Renewed depth has Toledo women's basketball excited

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Oct. 6—It wasn't difficult to see with one's own eyes where the deficiency lied with the 2020-21 Toledo women's basketball team.

The coaches were the tallest people on the bench.

Not anymore. Head coach Tricia Cullop signed 6-foot-2 true freshman forward Jessica Cook and 6-foot-5 Indiana transfer Hannah Noveroske. Almost overnight, the Rockets redefined who they were.

"If we faced a bigger team, we were who we were," Cullop said. "We had to double team and do other things to make up for our lack of height. In turn, teams could kick it out and get 3-point shots. This year, we don't have to double as much because we have the size to match up. It should help our defense and our rebounding.

"We were a top-five defensive team in the MAC despite our size. But that was because we doubled really well and we talked really well. This year we're going to match up even better, so I think we'll be a better defensive team than a year ago. But I think offensively is where this will have a big impact. We're going to get easier paint touchpoints, which will open up our 3-point shooters."

A rotation that goes at least 10 or 11 deep is Cullop's hope.

Junior guard Quinesha Lockett thinks Toledo has enough quality players to do a five-on, five-off rotation.

"It's nice to have some big bodies out there," said sophomore forward Sammi Mikonowicz (Rossford). "It's going to be exciting to see what we can do with the depth because we're going to have a more well-rounded team."

Toledo was 12-12 overall last season and 8-12 in the MAC. The ninth-place conference finish was the worst of Cullop's 13-year tenure. Since winning the MAC tournament in 2017, the Rockets are just 34-40 in conference games.

But there's optimism around the program. Practices are loose, players are excited about the coming season, and coaches are confident that UT will be a contender, a position the Rockets have occupied throughout Cullop's career. If Toledo creeps up near the top of the MAC standings this season, it'll start with depth.

"We have a versatile team," Cullop said. "We can go big where we're anywhere from 5-11 at the point to 6-5 at center to smaller lineups that can switch everything defensively and wreak havoc driving. We're better shooters. I just love the versatility of this group. We return four of five starters from last year, and we took care of the biggest need that we had, which was the center position. Not only did we get one, but we have options."

Other new additions include 6-foot guard Nan Garcia from Penn State and 5-foot-9 guard Jayda Jansen from Division II Maryville University in Missouri. Jansen was named Great Lakes Valley Conference defensive player of the year and first-team All-GLVC last season after averaging 19.1 points and 2.6 steals. She's already been singled out by Wiard as someone who will make an immediate impact.

The newcomers will blend with five of the team's top six scorers from last season — Lockett (19.6), Sophia Wiard (13.7), Sammi Mikonowicz (9.2), Khera Goss (6.4), and Soleil Barnes (5.2). Lockett, Wiard, and Mikonowicz were also the team's leading rebounders and turnover creators.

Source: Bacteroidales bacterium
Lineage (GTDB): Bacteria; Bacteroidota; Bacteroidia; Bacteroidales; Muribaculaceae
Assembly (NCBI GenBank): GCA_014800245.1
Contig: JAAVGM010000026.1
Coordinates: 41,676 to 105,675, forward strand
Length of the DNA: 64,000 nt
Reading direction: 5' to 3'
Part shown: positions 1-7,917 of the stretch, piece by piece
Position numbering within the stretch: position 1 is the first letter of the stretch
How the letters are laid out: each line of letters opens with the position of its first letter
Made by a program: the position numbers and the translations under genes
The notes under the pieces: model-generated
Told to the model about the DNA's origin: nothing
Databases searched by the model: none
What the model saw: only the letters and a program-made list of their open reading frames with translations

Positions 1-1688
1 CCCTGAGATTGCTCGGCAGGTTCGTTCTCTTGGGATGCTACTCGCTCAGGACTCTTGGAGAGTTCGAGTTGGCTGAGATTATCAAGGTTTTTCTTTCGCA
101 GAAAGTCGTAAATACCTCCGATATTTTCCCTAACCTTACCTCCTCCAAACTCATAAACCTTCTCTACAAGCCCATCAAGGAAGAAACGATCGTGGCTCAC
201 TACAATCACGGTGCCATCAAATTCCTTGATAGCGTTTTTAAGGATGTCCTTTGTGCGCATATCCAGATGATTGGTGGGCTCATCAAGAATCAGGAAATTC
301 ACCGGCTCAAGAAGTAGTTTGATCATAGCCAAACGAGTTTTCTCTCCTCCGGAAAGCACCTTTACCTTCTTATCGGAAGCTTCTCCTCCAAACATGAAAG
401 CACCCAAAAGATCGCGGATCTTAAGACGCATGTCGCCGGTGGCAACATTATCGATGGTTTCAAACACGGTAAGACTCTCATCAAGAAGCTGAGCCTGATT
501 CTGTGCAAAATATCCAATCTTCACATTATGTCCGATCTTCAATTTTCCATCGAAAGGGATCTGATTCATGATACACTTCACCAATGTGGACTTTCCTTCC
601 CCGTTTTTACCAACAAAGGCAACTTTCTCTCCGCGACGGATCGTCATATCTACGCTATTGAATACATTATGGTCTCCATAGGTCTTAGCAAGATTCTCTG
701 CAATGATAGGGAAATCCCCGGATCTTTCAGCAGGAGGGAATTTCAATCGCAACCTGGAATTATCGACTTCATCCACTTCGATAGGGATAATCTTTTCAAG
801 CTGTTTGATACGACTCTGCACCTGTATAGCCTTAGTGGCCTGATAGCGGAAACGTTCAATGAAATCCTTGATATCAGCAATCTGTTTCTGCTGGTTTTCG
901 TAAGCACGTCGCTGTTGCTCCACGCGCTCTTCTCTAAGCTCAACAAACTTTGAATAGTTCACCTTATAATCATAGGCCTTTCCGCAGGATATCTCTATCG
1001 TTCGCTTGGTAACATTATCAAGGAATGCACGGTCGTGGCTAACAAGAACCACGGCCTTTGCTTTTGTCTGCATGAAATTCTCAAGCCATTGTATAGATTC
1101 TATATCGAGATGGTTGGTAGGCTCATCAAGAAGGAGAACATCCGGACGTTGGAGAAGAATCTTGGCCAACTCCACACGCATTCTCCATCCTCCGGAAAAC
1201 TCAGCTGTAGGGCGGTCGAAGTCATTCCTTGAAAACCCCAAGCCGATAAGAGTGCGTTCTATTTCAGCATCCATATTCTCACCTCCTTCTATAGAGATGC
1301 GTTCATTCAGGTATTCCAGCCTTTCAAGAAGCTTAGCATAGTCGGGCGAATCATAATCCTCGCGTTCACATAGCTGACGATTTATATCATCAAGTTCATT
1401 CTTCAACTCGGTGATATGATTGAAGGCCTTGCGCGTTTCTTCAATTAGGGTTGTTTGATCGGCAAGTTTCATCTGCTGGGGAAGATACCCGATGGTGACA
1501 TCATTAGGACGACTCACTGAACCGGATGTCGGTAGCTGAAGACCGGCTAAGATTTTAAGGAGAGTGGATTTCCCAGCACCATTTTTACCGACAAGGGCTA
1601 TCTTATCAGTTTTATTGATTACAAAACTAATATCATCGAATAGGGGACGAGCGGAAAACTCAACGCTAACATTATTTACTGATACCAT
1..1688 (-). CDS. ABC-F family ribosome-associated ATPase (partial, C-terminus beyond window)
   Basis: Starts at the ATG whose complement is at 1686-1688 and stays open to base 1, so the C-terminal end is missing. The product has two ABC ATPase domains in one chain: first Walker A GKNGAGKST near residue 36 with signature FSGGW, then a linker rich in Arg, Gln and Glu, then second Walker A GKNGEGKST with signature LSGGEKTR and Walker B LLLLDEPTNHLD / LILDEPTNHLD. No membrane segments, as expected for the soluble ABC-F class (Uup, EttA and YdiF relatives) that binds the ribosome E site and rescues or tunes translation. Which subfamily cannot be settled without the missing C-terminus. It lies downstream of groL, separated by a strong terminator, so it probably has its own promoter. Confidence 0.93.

"We're going to be moving a lot faster on the floor," Lockett said. "My defense fuels my offense. If I'm having a good defensive night, then offense comes naturally."

Lockett has already found practices to be more difficult because of the traffic in the lane, a trend she hopes carries over to the season. Wiard has noticed it defensively.

"It's been a really big difference," she said. "You get burnt on defense and you have someone there who can actually help out and maybe swat someone's shot. We look pretty good."

One of the most intriguing pieces is Cook, who was one of the best players in the state of New York the past two seasons. She averaged 20.8 points and 12.6 rebounds as a junior, scoring 20 points in 14 consecutive games. During her senior year, which featured an 11-game schedule because of the coronavirus pandemic, Cook averaged 26.8 points and 13.1 rebounds, never scoring fewer than 21 points.

"She's tough-nosed," Cullop said. "She can hit from the perimeter, but she's a kid who loves contact. I don't say that enough about incoming freshmen, and I don't know the last one I said that about. I love that about her. I love her work ethic. I love her physical mentality and her willingness to get a rebound."

Cook arrived on campus two days after her high school graduation, and the transition to college basketball has come with growing pains, especially on defense. She's been the best player on the court for several years. Suddenly, she's surrounded by players who are on her level or even better — and taller — creating a learning curve.

"It pushes you to be the best you can be," Cook said. "I hope that I'm giving all that I can in practice for that little spot on the team."

Then there's Noveroske, who played sparingly at Indiana after an acclaimed high school career. Her inclusion could be what cements Cullop's preferred inside-out offense and spearheads rapid improvement after back-to-back losing seasons in the MAC.

Already, she's been named a captain by her teammates, a sign of tremendous respect for a player who just entered the program.

"I think it's really hard to be in a leadership position your first year. But it says, No. 1 what a great person she is and No. 2 she won over her teammates in a short amount of time," Cullop said. "Over the summertime, she proved that she's someone they can count on, someone who's going to give everything that she has, and someone that cares about her teammates.

"She has an opportunity to make a really big impact here."

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